The City of Cape Town has suspended the spraying of herbicide after it received complaints from residents.
CAPE TOWN – The City of Cape Town is investigating after a powerful herbicide was widely sprayed in the Noordhoek and Kommetjie area.
Several concerned residents have complained, as the herbicide was used in built-up and ecologically sensitive areas.
The City has suspended the spraying of the Kilo Max herbicide after it received complaints from Noordhoek residents.
Locals claim the herbicide, which contains glyphosate, a chemical that is potentially harmful, was sprayed during the breeding season of the endangered Western Cape leopard toad.
Noordhoek ward councillor Felicity Purchase says usually the weed killer is only sprayed in June, outside of the breeding months.
“This time of the year, during August, particularly when they started, it was unfortunate because that was the beginning of the breeding season for the leopard toad.”
Meanwhile, the City says its workers and contract employees are always supposed to wear protective gear when dealing with hazardous material.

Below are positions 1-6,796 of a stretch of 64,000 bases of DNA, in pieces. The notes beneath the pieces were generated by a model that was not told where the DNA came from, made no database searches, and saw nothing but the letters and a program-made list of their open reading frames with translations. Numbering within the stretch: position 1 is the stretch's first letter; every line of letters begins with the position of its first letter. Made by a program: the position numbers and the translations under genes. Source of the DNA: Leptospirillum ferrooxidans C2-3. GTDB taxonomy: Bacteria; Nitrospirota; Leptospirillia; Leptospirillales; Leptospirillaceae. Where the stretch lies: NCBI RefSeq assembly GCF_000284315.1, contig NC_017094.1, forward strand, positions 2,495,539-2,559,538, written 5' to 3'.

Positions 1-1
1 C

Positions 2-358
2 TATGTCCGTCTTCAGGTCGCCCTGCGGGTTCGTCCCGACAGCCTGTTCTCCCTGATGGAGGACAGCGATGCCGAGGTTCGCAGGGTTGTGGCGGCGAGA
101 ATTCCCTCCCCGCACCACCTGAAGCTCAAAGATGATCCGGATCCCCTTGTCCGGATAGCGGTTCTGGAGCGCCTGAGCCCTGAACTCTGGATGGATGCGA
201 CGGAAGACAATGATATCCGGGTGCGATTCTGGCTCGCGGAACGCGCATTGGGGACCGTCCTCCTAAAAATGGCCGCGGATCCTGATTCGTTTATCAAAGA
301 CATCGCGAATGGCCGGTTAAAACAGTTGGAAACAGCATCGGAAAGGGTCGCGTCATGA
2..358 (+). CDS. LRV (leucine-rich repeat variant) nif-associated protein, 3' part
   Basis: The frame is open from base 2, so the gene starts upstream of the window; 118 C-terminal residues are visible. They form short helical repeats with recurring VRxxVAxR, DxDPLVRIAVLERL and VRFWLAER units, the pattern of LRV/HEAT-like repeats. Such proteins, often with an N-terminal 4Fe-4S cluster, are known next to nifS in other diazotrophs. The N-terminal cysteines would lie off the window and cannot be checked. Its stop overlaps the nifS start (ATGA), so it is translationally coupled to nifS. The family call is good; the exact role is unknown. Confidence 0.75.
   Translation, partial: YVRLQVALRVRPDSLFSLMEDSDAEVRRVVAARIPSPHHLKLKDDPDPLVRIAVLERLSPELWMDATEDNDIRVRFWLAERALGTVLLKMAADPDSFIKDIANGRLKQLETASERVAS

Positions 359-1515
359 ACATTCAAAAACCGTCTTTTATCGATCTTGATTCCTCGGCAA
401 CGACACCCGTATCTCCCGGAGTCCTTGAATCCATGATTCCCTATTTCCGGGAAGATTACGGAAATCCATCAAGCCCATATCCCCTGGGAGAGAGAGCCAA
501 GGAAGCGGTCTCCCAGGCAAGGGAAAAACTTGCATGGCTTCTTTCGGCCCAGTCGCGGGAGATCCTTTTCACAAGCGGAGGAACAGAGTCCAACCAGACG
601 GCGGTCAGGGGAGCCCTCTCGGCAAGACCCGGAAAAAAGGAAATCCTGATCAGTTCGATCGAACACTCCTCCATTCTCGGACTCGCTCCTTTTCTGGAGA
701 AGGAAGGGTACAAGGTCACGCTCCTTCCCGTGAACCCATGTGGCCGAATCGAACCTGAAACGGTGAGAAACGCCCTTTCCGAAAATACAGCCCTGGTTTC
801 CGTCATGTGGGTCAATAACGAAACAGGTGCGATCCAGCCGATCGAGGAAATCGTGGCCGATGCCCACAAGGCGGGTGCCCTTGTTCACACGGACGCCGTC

However, pictures taken by residents show workers handling the herbicide without gloves and face masks.
Purchase says this shouldn’t have been the case.
“It came to light immediately that the contractors appeared not to use protective clothing, which they have to wear in terms of the contract. These are normal occupational safety regulations that we will take up.”
Poison expert Gerhard Verdoorn says this is unacceptable.
“When I hear that people have sprayed pesticide without protective clothing, I get very angry. The principle in the agri arena is that it doesn’t matter whether you spray a high or low toxic compound, you should always wear protective clothing. For instance, an overall, rubber boots, gloves, facial cover and a hat.”
Purchase adds the City is investigating and will take the matter up with the company contracted to carry out the spraying.
Pictures supplied by Noordhoek residents.
(Edited by Shimoney Regter)